Assessing attract-and-kill as a new management strategy for Japanese beetle in Wisconsin vineyards

Project Overview

GNC21-329
Project Type: Graduate Student
Funds awarded in 2021: $12,080.00
Projected End Date: 05/31/2023
Grant Recipient: UW-Madison
Region: North Central
State: Wisconsin
Graduate Student:
Faculty Advisor:
Dr. Christelle Guédot
University of Wisconsin - Madison

Commodities

No commodities identified

Practices

No practices identified

Proposal abstract:

The Japanese Beetle (Popillia Japonica Newman, JB) is an invasive insect that negatively impacts many plant species in Wisconsin, including several agricultural crops. Vineyards often experience high JB injury due to adult feeding preference for grape and adequate habitat for larval development in vineyards. Attract-and-kill (A&K) is a management strategy consisting of the combination of semiochemical attractants and a killing agent. A&K, an alternative strategy to the chemical control that represents the current grower standard, can lead to fewer insecticide applications. For example, A&K was recently shown to decrease the number of brown marmorated stink bugs (Halyomorpha halys) and the injury caused by stink bugs in fruit crops, resulting in 97% less crop area treated with insecticides. Our study aims to assess the impact of A&K on JB in vineyards. Ghost nets will consist of an insecticidal netting draped over a pole that will be baited with JB dual commercial lures. These ghost nets will be placed around the perimeter of a vineyard that will receive no pesticide applications, while control fields will be treated with pesticides at the grower’s discretion and will consist of ghost nets that lack both the insecticidal coating and the dual lures. Our objectives are to (1) assess the impact of A&K stations (ghost nets) on adult JB in Wisconsin vineyards, and (2) assess the impact of ghost nets on bee pollinators in vineyards. Sampling will record the number of JBs and bees killed in the ghost nets, number of JB and bees found along transects in the vineyards, and percent JB injury on leaves along transects in the fields. The expected outcomes of this project include 1) improved understanding by researchers, educators, and growers of how attract and kill can be used to manage JB and decrease the insecticide impact on bees, and 2) increased implementation of A&K by North Central region fruit growers, achieving more effective JB management and decreasing insecticide applications for JB. We will rely on a grower advisory panel and grower surveys to assess the impact and feasibility of this management strategy. We will present research results at the Wisconsin Fresh Fruit and Vegetable Conference and at the Cold Climate Grape Webinar series. The outcomes of this project will be relevant to North Central region fruit growers experiencing JB damage. Information gathered from this study will help to provide more sustainable management strategies to Wisconsin grape growers.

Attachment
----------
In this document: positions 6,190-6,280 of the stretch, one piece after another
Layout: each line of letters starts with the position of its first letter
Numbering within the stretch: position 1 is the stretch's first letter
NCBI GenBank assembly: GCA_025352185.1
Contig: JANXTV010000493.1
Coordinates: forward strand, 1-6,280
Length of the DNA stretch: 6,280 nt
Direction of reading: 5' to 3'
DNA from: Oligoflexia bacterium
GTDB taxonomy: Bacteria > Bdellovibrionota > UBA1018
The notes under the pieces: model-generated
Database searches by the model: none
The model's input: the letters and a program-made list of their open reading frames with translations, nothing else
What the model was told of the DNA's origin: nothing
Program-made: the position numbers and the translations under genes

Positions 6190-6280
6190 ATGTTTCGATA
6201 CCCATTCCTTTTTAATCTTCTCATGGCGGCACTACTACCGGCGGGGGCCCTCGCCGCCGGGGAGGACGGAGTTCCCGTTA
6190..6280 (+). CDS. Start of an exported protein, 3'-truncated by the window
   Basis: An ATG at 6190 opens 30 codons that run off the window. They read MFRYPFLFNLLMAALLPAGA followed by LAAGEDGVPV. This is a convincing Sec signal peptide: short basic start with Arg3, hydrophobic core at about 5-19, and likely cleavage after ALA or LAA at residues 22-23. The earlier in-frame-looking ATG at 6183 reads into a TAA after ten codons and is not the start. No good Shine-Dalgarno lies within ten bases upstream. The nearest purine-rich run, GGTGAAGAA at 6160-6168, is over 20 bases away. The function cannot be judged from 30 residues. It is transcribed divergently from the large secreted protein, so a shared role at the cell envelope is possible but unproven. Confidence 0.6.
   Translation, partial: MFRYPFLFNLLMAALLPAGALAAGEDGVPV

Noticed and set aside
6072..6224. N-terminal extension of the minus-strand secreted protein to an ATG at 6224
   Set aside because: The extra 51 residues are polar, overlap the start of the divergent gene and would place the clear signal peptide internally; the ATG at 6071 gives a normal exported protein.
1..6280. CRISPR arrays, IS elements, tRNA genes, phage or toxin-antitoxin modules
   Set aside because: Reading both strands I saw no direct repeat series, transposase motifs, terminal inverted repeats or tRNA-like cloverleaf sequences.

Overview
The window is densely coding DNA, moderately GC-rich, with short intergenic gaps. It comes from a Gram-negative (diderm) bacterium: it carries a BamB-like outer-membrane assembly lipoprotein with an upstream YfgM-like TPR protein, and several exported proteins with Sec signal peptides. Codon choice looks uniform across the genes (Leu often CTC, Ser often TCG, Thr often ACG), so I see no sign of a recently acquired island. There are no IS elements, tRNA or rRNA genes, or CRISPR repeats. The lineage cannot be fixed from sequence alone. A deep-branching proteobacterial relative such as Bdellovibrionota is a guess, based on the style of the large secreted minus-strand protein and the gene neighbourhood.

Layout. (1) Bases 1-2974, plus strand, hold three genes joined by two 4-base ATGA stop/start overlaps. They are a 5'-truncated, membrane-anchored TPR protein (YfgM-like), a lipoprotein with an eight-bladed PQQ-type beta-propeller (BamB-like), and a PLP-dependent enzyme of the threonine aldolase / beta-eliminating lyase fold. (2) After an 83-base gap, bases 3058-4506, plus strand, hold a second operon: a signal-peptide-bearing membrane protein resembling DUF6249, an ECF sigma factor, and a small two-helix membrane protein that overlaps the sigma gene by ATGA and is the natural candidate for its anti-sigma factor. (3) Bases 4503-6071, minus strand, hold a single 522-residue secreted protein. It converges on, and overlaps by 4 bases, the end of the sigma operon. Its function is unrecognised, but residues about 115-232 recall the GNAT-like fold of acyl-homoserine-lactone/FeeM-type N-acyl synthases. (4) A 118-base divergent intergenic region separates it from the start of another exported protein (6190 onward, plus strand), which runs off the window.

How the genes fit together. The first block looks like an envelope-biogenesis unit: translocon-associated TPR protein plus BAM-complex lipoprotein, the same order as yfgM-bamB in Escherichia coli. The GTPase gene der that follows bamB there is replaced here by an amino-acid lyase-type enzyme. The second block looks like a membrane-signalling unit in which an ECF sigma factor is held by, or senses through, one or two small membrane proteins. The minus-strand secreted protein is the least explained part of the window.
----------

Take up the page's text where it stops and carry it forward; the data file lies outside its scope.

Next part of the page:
Project objectives from proposal:

The expected learning outcomes for this project are as follows: 1) researchers and grape growers will learn how A&K ghost nets compare to current grower standard practices for JB management; 2) researchers and grape growers will learn how A&K ghost nets impact bee abundance and diversity compared to current grower standard practices; 3) researchers and grape growers will learn what species of bees are commonly foraging in vineyards. The expected action outcomes of this project are as follows: 1) grape growers will start implementing ghost nets in their vineyard as a management strategy for JB; 2) using A&K ghost nets, grape growers will experience JB management results comparable to that of current management practices, while decreasing the negative effects of pesticide applications.

Any opinions, findings, conclusions, or recommendations expressed in this publication are those of the author(s) and do not necessarily reflect the view of the U.S. Department of Agriculture or SARE.